One more strain, that of the heroes of the Nibelungen, the blond Burgundian giants who had forced the Romans to share with them a portion of their conquered territories, was destined to add height and virile force to the Celto-Roman people of this country. Strangely differing from their ancient enemies the merciless Teutons, these mighty Burgundians, most human of all the vandal hords, in an epic of tragic grandeur rivaling the classic tales of mythology, for a century maintained an autonomous and mighty kingdom. Gentle as gigantic, indomitable in war, invading but not destroying, their greatest monarch, Gondebaud, who could exterminate his rival brothers, and enact a beneficient code of laws which forms the basis of the Gallic jurisprudence, was their protagonist and prototype. Beside his figure, looming in the mists of history, is Clothilde, his niece, the proselyting Christian queen, who fled in her ox cart from Geneva to the arms of Clovis the Merovingian, first king of France. Enthroned at Lyons, Gondebaud issued the laws which regulated the establishment of his people in their new domains, which spread over what was later the great French Duchy of Burgundy, the whole extent of occidental Switzerland and Savoy. "Like brothers," it is related by the Latin chroniclers, they mingled with the resident inhabitants, dividing lands and serfs by lot, marrying their daughters, and quickly adopting their language and their Christian faith.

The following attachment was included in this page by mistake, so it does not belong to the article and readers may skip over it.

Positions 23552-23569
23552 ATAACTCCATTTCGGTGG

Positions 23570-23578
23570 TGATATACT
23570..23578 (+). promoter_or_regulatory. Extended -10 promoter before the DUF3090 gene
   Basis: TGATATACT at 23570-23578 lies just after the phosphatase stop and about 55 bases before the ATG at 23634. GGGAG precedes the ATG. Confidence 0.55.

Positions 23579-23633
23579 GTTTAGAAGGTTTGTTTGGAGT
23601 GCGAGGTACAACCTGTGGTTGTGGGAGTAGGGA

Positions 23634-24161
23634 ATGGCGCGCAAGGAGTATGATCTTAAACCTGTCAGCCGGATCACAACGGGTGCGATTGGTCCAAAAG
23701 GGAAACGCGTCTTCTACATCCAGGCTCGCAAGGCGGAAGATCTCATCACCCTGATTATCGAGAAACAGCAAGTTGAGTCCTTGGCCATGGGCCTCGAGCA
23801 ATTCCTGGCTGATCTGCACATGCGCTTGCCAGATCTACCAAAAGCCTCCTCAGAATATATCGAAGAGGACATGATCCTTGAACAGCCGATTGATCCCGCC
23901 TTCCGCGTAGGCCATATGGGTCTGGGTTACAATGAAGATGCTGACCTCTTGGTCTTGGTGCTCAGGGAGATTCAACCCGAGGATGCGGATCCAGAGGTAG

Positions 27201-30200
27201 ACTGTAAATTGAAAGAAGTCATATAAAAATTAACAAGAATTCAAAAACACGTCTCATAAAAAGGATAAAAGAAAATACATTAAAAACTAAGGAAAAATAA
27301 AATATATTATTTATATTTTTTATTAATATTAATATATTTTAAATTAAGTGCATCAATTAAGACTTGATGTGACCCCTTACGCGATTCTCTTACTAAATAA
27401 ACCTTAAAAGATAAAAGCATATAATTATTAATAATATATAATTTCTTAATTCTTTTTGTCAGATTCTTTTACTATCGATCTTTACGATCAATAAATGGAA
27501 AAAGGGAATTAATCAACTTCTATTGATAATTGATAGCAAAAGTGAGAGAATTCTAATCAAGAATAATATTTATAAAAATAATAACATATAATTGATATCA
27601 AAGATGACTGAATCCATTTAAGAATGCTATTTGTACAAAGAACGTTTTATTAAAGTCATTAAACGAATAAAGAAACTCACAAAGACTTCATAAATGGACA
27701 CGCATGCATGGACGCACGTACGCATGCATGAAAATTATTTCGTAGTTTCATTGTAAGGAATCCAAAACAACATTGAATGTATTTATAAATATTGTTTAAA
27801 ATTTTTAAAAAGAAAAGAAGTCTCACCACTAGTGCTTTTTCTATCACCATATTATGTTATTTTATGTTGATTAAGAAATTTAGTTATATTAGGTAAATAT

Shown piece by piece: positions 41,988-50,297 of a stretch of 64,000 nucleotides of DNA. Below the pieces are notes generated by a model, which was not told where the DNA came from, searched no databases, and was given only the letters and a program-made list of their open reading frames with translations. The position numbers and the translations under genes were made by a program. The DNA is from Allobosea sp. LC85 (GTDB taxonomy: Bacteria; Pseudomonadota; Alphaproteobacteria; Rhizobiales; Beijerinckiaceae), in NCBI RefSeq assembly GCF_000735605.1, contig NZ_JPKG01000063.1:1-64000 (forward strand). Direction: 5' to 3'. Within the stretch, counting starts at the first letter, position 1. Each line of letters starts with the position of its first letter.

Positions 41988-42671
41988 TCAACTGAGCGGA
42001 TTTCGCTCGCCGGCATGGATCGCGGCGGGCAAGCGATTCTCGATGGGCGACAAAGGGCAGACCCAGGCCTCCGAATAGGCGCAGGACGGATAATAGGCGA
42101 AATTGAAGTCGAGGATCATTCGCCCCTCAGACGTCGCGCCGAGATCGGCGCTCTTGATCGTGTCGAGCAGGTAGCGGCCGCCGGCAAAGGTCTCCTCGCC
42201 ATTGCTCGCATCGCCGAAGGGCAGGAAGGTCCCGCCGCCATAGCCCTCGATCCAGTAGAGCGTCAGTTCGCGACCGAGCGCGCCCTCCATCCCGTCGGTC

Thus the whole of Romand Switzerland was deeply impregnated with the Burgundian influence, assimilating its vigorous race type and ruled by its laws. Although the country later passed under the universal domination of Charlemagne, the character of the people was little affected by the distant rule of the great monarch, and when the Carlovingian Empire fell apart and Rodolph I, of the second Burgundian line, crowned himself king in the monastery of St. Maurice, his subjects were of the same race and customs as those of his predecessors. Differing in blood from the early Burgundian rulers, these Rodolphian kings, allied to the Carlovingian emperors and long governors of lower or Swiss Burgundy, ruled pacifically and under the beloved Rodolph II and his still better loved Queen Berthe, and their son Conrad, resisted the Saracen invasion and preserved for a hundred and fifty years the autonomy of their kingdom. Nobles with their serfs and freemen already divided the land, their prerogatives and vassalage long since established by the laws of Gondebaud. The Oberland, or Pays-d'en-Haut, Hoch Gau, or D'Ogo, in the German tongue, a country no longer wild but rich in fertile valleys and wooded mountain sides, was given to a Burgundian lord, under the title of King's Forester or Grand Gruyer; Count he was or Comes D'Ogo, first lord of the country afterwards called Gruyere. Although Burgundian, the subjects of Count Turimbert were of different races. In the country of Ogo, called Haute Gruyere, they were German, while in the lower northern plains, called Basse Gruyere, they were Celtic or Celto-Roman. Between these two divisions the mountain torrent of the Sarine rushes through a deep gorge called the Pas de la Tine. For many years the Gallo-Roman peasants feared to penetrate this terrifying barrier between the rising valleys and the frowning heights, until, according to a legend, a young adventurer broke his way through the primeval woods and the rocky depths of the gorge to find out-spread before him the fertile upper plateaux of the Pays-d'en-Haut.